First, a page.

S-Video: Max Resolution. Does It Carry Audio?

If you want to revive an old device such as a camcorder or games console with an S-Video output, you might wonder what sort of resolutions you can expect from this technology. Will you be able to get sound too? In this article, we’ll look at the maximum resolutions that S-Video can handle, as well as whether or not it can pass audio signals.

What Is an S-Video Cable?

S-video, also called Y/C, is a big step up from composite video. It separates the luma, or brightness signal, from the chroma or color signal, and eliminates any chance of artifacts from the composite video signal. The most common connector has four pins: two pins carry the actual signal, and the other two act as grounds. The advantage of S-video over composite is that it results in a cleaner picture with less noise. However, it is important to note that S-video is not HDTV compatible and will not provide the same level of detail and clarity as HDMI.

Seven-pin cables, on the other hand, do exist but they are not very common. These cables provide two additional signals: one for an RGB video signal and the other for an I2C interface. The I2C interface is used to control things like contrast, color, and brightness. While these cables are not commonly used, they do offer a higher quality picture than standard four-pin S-video and they were used in some Macs and PCs.

7- pin S-video – source: canva.com

Where Is It Used?

These days it’s less and less common, but in the second half of the eighties and early nineties it was the norm for consumer electronics devices such as camcorders, video game consoles, and VCRs to offer an S-video connection. If you have any old devices gathering dust in your attic, there’s a good chance they support this standard.

Does an S-Video Cable Carry Sound?

No, an S-video cable does not pass audio. You will need to use a separate audio connection such as composite audio cables (the white and red cables) or a 3.5mm aux cable to get audio from one device to another.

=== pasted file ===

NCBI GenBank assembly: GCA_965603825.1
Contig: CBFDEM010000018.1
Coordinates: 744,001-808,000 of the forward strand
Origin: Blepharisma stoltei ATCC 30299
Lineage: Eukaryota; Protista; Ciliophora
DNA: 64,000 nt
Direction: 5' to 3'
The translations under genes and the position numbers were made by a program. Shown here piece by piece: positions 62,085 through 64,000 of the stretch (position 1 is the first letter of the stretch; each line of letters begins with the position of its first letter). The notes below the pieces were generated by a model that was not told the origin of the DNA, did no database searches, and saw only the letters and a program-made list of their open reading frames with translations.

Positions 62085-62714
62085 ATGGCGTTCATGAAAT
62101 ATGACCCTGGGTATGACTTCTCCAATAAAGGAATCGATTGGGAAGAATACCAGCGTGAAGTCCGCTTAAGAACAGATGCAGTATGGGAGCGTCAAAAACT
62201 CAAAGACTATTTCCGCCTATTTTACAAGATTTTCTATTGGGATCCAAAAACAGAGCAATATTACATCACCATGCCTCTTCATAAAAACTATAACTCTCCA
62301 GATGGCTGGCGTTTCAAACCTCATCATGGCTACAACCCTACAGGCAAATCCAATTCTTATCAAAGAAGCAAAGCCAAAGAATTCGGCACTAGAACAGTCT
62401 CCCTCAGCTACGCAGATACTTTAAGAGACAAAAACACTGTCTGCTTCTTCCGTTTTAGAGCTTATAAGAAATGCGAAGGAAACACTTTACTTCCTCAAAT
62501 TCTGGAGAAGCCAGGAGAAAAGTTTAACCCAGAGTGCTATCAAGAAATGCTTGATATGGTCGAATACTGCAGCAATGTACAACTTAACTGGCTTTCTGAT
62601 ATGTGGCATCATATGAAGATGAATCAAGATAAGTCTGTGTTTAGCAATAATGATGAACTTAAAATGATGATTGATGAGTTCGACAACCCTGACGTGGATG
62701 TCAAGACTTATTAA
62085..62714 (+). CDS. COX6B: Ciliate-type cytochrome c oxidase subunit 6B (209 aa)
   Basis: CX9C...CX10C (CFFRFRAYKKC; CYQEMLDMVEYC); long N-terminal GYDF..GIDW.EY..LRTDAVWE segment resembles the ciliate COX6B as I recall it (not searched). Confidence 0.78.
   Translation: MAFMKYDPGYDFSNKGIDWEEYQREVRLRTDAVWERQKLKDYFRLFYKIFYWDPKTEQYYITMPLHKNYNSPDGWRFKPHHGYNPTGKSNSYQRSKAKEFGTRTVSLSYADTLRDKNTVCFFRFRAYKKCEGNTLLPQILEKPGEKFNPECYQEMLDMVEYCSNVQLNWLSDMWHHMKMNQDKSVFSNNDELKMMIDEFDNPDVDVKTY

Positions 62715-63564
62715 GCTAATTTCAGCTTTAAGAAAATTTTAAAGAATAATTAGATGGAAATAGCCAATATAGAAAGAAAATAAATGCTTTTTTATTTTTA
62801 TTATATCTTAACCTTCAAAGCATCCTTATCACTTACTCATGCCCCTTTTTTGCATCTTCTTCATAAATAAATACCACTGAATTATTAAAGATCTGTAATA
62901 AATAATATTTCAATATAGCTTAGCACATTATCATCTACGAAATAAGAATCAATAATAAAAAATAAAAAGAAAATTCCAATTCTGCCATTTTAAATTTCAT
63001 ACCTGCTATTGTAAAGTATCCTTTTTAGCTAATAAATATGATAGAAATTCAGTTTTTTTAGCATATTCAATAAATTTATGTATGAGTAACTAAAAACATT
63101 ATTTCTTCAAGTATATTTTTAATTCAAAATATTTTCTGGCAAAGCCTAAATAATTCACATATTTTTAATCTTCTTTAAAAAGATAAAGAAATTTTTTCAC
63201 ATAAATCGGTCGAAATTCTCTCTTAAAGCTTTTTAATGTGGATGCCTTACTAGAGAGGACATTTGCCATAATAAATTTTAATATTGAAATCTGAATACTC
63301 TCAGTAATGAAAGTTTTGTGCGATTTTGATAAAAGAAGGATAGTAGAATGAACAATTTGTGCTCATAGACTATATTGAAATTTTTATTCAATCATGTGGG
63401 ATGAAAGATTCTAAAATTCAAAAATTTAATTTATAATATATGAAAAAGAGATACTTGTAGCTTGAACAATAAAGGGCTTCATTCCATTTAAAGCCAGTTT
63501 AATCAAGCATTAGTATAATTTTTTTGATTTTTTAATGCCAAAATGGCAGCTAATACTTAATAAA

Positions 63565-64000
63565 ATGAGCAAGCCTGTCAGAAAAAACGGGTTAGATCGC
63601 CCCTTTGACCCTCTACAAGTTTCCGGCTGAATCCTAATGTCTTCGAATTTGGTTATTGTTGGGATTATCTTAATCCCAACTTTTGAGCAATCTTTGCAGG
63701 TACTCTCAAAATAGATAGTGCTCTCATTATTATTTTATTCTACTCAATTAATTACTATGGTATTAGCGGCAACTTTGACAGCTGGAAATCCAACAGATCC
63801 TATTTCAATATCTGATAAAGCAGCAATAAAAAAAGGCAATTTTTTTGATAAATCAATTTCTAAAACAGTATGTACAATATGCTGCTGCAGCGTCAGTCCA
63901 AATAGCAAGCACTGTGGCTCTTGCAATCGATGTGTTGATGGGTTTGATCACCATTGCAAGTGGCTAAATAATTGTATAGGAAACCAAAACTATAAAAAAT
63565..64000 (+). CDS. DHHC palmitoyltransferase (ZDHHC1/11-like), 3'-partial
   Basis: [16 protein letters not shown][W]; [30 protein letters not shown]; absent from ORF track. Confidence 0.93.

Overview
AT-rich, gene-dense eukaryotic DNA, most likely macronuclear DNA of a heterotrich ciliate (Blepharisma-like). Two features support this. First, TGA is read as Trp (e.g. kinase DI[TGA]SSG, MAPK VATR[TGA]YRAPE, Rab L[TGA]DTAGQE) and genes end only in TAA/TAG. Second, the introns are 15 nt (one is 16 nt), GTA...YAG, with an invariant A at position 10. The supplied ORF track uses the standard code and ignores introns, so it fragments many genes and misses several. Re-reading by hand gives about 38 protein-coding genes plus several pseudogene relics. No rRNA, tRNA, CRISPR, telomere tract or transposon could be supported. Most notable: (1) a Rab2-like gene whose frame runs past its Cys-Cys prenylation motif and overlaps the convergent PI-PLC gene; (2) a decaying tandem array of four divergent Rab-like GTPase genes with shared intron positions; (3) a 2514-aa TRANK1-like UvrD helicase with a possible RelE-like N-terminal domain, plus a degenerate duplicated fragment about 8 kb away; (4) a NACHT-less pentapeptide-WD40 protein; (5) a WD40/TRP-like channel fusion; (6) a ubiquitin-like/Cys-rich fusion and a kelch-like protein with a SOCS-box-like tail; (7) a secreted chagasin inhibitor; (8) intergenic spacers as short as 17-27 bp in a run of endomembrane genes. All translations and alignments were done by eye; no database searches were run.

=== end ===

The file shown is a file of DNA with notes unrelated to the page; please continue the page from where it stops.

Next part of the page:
One common misconception is that seven-pin cables can pass audio signals because they have more pins than the more common four-pin cable. This is not the case! The extra pins on a seven-pin cable are only used for RGB video or an I2C interface and will not carry sound.

What’s the Highest Quality Signal Transmittable Over S-Video?

At best, S-Video cables can transmit video at 480i or 576i. This is because S-Video only uses two signal cables (luminance and chrominance) instead of the three needed for component video. That said, you will need to ensure that both your devices support S-Video to take advantage of this connection.

Another factor that can affect the quality of your S-video signal is the length of the cable. The longer the cable, the greater the chance for signal degradation. For this reason, it’s best to use the two devices connected with S-video to be as close together as possible.

S-Video vs. HDMI

HDMI is a newer video standard that transmits digital video signals in code. The main benefit of digital video is that the signal doesn’t degrade from source to destination. That is the main difference between S-video and HDMI. It’s also capable of transmitting higher video resolutions up to 8K.

On the other hand, S-Video is an analog video connection that uses two signal cables. It can deliver better image quality than composite video, but not as good as component video. Maximum quality can be achieved using an S-video connection between devices supporting it.

S-Video to HDMI: Possible?

You will need to use an adapter if you want to connect a device that uses an S-video connection to a device that only has an HDMI input. There are a few different adapters available, but will they work? I tried one of these converters connecting an old PC with my modern smart TV, and it did work, so it is possible. The converter I used was an S-Video to HDMI Mini Converter Box. It’s a little black box that you plug your S-video cable into on one side and then an HDMI cable from your TV on the other. The only thing to remember is that since S-video only supports standard-definition video, don’t expect any miracles – the quality will still be SD. Also, don’t believe when one of these converters says it will “upscale” the video to HD. It might look better than if you used a composite connection, but it’s not true HD.






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About S. Santos

👋 I'm a technology columnist and tech blogger, with a love for video games, gadgets, home entertainment and personal technology. I've been writing about the industry now for over 10 years - first as an editor of various magazines before branching out to work on my own blog. I like to keep up with the ever-evolving world of gadgets, home entertainment, and personal technology. If not fiddling with AV cables at home or in front of the computer, I can be found playing tennis or padel. This blog is my space to explore new topics related to these hobbies; as well as share some thoughts about life in general (sometimes you need a break from electronics!). 😎

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